Antarctica Vacations

Written by Patricia Tunstall
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Antarctica vacations are guaranteed to take tourists to a world vastly different from the one they left. Isn't that the point, after all, to "getting away from it all"? You certainly can't go much farther than the bottom of the earth!

With no government, people, or language, who owns Antarctica and how does it function? The simple answer is no one owns it and so far, it functions just fine. Seven countries lay claim to territory, but conflicts have not been apparent even though some countries' claims overlap. Much of the credit may go to the Antarctic Treaty ratified in 1961, which stated that the continent would be used only for peaceful purposes and encouraged the continuance of scientific cooperation to study this geologic marvel.

Antarctica Vacations in Ancient Gondwanaland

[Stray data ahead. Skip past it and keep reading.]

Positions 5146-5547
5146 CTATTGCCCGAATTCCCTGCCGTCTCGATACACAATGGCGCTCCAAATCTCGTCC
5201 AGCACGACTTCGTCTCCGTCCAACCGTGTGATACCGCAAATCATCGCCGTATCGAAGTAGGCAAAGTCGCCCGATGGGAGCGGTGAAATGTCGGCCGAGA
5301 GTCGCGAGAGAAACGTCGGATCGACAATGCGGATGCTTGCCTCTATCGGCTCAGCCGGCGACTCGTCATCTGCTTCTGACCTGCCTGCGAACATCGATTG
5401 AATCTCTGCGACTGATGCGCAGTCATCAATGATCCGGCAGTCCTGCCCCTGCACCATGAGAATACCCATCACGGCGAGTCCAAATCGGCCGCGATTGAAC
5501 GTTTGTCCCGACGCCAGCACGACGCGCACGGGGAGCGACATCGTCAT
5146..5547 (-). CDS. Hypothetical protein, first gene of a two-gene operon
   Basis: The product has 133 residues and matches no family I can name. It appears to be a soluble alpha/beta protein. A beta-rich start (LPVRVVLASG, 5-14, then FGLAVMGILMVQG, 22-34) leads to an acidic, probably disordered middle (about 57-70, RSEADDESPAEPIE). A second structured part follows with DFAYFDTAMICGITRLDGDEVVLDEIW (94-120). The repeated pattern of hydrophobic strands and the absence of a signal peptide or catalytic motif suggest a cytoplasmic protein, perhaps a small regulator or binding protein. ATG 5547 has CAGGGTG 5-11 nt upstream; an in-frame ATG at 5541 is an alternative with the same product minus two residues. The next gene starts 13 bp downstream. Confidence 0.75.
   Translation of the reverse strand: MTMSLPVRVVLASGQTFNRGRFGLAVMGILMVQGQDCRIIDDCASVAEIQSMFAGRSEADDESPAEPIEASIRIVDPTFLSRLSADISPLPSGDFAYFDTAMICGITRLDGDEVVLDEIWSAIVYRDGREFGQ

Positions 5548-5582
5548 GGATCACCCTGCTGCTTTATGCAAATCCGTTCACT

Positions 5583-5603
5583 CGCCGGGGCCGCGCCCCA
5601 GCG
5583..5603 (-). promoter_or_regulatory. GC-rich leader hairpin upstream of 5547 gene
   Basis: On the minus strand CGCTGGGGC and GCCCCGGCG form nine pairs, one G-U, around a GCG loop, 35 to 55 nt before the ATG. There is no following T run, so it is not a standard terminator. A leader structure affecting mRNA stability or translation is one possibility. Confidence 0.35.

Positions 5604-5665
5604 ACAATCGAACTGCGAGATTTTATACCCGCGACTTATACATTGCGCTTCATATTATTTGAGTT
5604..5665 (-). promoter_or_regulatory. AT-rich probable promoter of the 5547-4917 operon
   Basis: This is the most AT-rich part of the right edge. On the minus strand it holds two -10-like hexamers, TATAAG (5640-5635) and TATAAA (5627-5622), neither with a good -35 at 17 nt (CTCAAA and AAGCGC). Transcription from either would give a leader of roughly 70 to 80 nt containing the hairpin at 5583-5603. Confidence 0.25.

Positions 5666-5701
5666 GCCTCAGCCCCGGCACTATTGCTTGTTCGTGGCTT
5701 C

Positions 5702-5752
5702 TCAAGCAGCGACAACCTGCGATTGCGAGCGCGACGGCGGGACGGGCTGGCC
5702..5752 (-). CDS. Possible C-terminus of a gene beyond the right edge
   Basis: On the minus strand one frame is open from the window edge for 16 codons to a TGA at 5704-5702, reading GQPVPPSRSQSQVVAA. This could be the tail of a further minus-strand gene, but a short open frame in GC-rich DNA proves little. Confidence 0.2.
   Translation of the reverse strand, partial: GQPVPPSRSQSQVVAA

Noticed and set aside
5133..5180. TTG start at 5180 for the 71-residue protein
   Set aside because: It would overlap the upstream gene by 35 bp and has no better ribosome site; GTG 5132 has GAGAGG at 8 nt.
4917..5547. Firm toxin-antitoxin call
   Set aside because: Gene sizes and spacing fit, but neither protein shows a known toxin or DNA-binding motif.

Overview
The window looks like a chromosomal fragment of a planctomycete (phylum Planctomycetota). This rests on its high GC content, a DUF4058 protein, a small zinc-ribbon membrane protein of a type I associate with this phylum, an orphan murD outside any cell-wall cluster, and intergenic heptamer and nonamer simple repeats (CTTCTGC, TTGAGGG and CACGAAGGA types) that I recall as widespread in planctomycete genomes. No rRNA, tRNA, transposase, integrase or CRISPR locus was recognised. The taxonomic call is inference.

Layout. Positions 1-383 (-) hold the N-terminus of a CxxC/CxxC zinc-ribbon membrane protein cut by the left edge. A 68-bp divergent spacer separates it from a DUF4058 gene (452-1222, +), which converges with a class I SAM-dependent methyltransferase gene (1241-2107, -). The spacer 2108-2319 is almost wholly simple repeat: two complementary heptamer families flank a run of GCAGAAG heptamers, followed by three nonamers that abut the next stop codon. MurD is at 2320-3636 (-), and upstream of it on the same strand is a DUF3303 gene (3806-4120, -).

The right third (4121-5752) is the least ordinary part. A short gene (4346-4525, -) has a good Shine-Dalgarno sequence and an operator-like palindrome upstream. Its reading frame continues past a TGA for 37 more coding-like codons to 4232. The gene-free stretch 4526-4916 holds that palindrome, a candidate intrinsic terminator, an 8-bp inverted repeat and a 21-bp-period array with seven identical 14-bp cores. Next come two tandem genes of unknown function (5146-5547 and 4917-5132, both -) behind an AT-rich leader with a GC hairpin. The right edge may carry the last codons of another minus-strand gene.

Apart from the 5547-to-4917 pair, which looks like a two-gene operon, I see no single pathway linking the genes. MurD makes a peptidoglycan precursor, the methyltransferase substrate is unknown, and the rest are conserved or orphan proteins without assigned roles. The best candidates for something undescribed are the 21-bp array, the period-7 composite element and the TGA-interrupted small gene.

Geologists, biologists, and paleontologists tell us that up until roughly 200 million years ago, all land masses were part of one gigantic continent, Pangaea. At about that time, these masses began to break up due to the movement of the earth's fragmented plates, and the southern lands became a separate region, named Gondwanaland. South America and Antarctica were joined until about 27 million years ago, when they became separated by what we now call Drake Passage.

Modern Antarctica cruises often have scientists, such as ornithologists and biologists, who give lectures or running commentaries on the natural history of Antarctica, so visitors on Antarctica vacations can appreciate this amazing, prehistoric land. Antarctica vacations take visitors not only to the massive continent itself, but to many of the southern islands that are geologic offshoots of the ancient breakup of Gondwanaland. South Orkney Islands, South Shetland Islands, South Sandwich Islands, South Georgia, and the Falklands--these may be visited on Antarctica cruise vacations.


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